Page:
spAuthReq.ContentType = "text/xml; charset=utf-8";
spAuthReq.Method = "POST";

Simply POST a SOAP message with your username and password in it. The SOAP message looks like this:

            string envelope =
                    @"<?xml version=""1.0"" encoding=""utf-8""?> <soap:Envelope xmlns:xsi="""" xmlns:xsd="""" xmlns:soap=""""> <soap:Body> <Login xmlns=""""> <username>{0}</username> <password>{1}</password> </Login> </soap:Body> </soap:Envelope>";

When the response comes back from SharePoint you should see a response returned as follows:

<?xml version=”1.0″ encoding=”utf-8″?><soap:Envelope xmlns:soap=”” xmlns:xsi=”” xmlns:xsd=””>
<LoginResponse xmlns=””>

The LoginResult bits are the interesting parts.  The CookieName tells you the name of the authentication cookie that was issued & ErrorCode tells you if everything worked as expected.

Note: On Windows Phone (7 & 7.5 at least) if you look in the CookieContainer you will NOT see any cookies returned.  Don’t let this worry you.  They are in there, but they are marked HttpOnly and wont show up in the CookieContainer.  Don’t belive me?  Take a look with Fiddler 🙂

Ok, so now you have authenticated and you want to get/set some data.  What next?

The really important part is setting those cookies when you make your next request.  Simply take that CookieContainer you attached to the authentication request, and reattach it to your next request to a SharePoint API. e.g.

System.Net.HttpWebRequest request = (HttpWebRequest)HttpWebRequest.Create(url);
request.CookieContainer = App.CookieJar;
request.Accept = @"application/json";

request.Method = "GET";
request.BeginGetResponse(new AsyncCallback(GetTasksCallBack), request);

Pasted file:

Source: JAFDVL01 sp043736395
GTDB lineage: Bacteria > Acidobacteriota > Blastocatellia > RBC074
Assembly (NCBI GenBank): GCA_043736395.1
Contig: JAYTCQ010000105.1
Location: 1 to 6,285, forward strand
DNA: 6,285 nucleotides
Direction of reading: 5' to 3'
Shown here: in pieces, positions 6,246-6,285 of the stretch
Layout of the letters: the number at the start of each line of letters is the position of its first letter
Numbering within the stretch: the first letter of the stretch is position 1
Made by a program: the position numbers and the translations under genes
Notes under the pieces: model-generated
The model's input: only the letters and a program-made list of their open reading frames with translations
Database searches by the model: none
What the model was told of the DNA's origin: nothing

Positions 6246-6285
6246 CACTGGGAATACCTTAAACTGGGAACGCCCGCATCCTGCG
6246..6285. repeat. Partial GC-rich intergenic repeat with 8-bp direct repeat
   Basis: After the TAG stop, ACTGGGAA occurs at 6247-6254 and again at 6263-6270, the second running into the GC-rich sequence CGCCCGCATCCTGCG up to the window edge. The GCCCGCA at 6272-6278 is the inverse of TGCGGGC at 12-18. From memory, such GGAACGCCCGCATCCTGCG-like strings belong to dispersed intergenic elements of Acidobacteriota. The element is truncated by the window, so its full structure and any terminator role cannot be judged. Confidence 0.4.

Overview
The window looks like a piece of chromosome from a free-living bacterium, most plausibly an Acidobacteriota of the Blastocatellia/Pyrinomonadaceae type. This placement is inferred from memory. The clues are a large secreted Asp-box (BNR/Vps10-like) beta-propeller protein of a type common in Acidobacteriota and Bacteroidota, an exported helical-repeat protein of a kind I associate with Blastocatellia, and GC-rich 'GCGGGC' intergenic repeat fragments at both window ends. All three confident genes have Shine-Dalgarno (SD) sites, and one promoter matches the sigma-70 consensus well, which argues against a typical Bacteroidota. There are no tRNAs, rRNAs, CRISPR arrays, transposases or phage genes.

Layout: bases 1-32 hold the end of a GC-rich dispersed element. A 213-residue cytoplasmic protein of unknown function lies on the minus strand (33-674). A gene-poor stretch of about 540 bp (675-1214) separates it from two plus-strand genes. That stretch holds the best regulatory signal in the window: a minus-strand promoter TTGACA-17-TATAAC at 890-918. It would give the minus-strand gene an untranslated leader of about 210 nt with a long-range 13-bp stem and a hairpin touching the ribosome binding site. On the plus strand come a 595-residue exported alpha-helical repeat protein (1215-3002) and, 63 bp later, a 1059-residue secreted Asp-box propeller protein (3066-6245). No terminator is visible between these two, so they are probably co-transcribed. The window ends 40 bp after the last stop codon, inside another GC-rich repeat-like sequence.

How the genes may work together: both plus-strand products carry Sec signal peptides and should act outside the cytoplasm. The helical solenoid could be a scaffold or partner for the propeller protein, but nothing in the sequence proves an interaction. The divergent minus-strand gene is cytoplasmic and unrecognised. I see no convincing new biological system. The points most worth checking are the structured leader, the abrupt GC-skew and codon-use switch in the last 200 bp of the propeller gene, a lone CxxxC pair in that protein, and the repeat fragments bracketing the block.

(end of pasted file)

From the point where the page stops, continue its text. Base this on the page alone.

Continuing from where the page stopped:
The critical line above is:

request.CookieContainer = App.CookieJar;

This will ensure the “FedAuth” cookie from the authentication process is passed to SharePoint when the request for data is made, and SharePoint will know who you are etc…

In the attached sample code I have wrapped up all the authentication code into a helper class called “Authorization”.  You can use it like so:

auth = new Authorization(Constants.USER_NAME, Constants.USER_PASSWORD, Constants.AUTHENTICATION_SERVICE_URL);
auth.OnAuthenticated += auth_OnAuthenticated;

Then in the event handler “auth_OnAuthenticated” you can grab the cookie container like:

void auth_OnAuthenticated(object sender, AuthenticatedEventArgs e)
     App.CookieJar = e.CookieJar;

The sample below is a Windows Phone 7.5 application called “SPMobile”.  It contains the Authorization class mentioned above in the /Auth directory.  Additionally it requests data from the default Tasks list on a Team site using REST and JSON.  The sample illustrates how you can authenticate and then subsequently attach the cookies to your data requests to SharePoint.

The username, password & paths to your SharePoint site should be set in the Constants.cs file accordingly.


In the next part of this series I will post about requesting and interacting with data via SharePoint’s REST services in a mobile friendly manner.



Update:  Fixed all the fat finger “NTML” spelling, should have been “NTLM”.

7 thoughts on “Developing Mobile apps for SharePoint series – Part 1. Forms Auth

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    1. Chris Johnson Post author

      Hi motionpotion,

      I don’t do ios development sorry. Having said that the exact same approach applies. You would simply need to make HTTP requests using whatever the iOS calls are instead.

      Be sure to post back here with an example if you do this yourself! 🙂



      1. motionpotion

        Hi Chris,

        Thanks for replying.
        Currently working on an iOS app but Kerberos authentication piece is scuppering my progress. All the examples I find verge on saying it’s possible from Xcode to do this but no example that I have found actually gets it completely working.

        Will post back if I get something useful working.

  3. Abbot Rodriguez

    SharePoint 2013 provides an interesting chance of designers to develop cellular phone applications that journey with customers, are entertaining and eye-catching, and are available whenever and wherever customers want to work with them.